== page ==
The Palomar Transient Factory: System Overview, Performance, and First Results
The Palomar Transient Factory (PTF) is a fully-automated, wide-field survey aimed at a systematic exploration of the optical transient sky. The transient survey is performed using a new 8.1 square…
THE FIRST SYSTEMATIC STUDY OF TYPE Ibc SUPERNOVA MULTI-BAND LIGHT CURVES
We present detailed optical photometry for 25 Type Ibc supernovae (SNe Ibc) within d ≈ 150 Mpc obtained with the robotic Palomar 60 inch telescope in 2004–2007. This study represents the first…
Hydrogen-poor superluminous stellar explosions
Observations of a class of luminous supernovae whose properties cannot be explained by any of the following processes: radioactive decay of freshly synthesized elements, explosion shock in the envelope of a supergiant star, and interaction between the debris and slowly moving, hydrogen-rich circumstellar material.
Relativistic ejecta from X-ray flash XRF 060218 and the rate of cosmic explosions
Radio and X-ray observations of XRF 060218 (associated with supernova SN 2006aj), the second-nearest GRB identified until now, are reported, showing that this event is a hundred times less energetic but ten times more common than cosmological GRBs.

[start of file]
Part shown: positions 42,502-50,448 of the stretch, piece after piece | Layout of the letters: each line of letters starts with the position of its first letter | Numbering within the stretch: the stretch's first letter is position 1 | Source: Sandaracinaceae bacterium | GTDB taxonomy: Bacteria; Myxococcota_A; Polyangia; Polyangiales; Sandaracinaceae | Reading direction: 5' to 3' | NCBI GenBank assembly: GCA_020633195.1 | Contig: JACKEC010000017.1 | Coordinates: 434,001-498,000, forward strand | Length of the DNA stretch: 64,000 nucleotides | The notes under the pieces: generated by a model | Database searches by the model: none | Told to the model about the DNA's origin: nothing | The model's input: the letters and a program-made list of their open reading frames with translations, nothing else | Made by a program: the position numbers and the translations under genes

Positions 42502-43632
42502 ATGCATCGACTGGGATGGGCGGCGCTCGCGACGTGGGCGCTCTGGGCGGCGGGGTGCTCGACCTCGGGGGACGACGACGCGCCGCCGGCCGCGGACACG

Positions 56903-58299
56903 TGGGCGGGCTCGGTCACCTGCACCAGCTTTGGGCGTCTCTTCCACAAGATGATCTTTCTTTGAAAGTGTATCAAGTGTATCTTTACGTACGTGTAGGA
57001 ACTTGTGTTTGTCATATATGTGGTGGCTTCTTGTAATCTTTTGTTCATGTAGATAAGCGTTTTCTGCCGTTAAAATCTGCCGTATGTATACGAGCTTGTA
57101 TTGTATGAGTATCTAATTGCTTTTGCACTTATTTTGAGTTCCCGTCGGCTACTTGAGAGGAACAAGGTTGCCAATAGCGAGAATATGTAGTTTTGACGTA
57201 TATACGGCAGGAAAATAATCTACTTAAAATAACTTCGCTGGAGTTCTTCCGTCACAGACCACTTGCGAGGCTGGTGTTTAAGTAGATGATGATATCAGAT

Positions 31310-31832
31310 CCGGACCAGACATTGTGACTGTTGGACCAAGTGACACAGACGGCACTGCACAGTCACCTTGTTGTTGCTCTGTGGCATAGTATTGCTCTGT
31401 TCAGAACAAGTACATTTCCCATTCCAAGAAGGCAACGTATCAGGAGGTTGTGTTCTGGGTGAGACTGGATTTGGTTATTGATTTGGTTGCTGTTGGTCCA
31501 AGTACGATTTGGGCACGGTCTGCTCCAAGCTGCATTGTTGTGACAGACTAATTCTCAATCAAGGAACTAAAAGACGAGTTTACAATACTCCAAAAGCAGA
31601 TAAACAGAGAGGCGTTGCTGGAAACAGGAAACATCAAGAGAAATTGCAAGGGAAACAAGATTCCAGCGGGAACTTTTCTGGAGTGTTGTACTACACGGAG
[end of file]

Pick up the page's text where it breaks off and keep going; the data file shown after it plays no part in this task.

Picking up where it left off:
- A. Gal-yam
- 15 August 2012
High-resolution spectroscopy of the supernova PTF 11kx is reported, which was detected on 26 January 2011 by the Palomar Transient Factory survey, and the data suggest a red giant star companion whose material got transferred to the white dwarf.
An extremely luminous X-ray outburst at the birth of a supernova
This work reports the serendipitous discovery of a supernova at the time of the explosion, marked by an extremely luminous X-ray outburst, and attributes the outburst to the ‘break-out’ of the supernova shock wave from the progenitor star, and shows that the inferred rate of such events agrees with that of all core-collapse supernovae.
Supernova SN 2011fe from an exploding carbon–oxygen white dwarf star
Early observations of type Ia supernova SN 2011fe in the galaxy M101 at a distance from Earth of 6.4 megaparsecs find that the exploding star was probably a carbon–oxygen white dwarf, and from the lack of an early shock it is concluded that the companion was likely a main-sequence star.
LSST Science Book, Version 2.0
A survey that can cover the sky in optical bands over wide fields to faint magnitudes with a fast cadence will enable many of the exciting science opportunities of the next decade. The Large Synoptic…
A kilonova as the electromagnetic counterpart to a gravitational-wave source
Observations and physical modelling of a rapidly fading electromagnetic transient in the galaxy NGC 4993, which is spatially coincident with GW170817, indicate that neutron-star mergers produce gravitational waves and radioactively powered kilonovae, and are a nucleosynthetic source of the r-process elements.
The afterglow of GRB 050709 and the nature of the short-hard γ-ray bursts
The final chapter in the long-standing mystery of the γ-ray bursts (GRBs) centres on the origin of the short-hard class of bursts, which are suspected on theoretical grounds to result from the…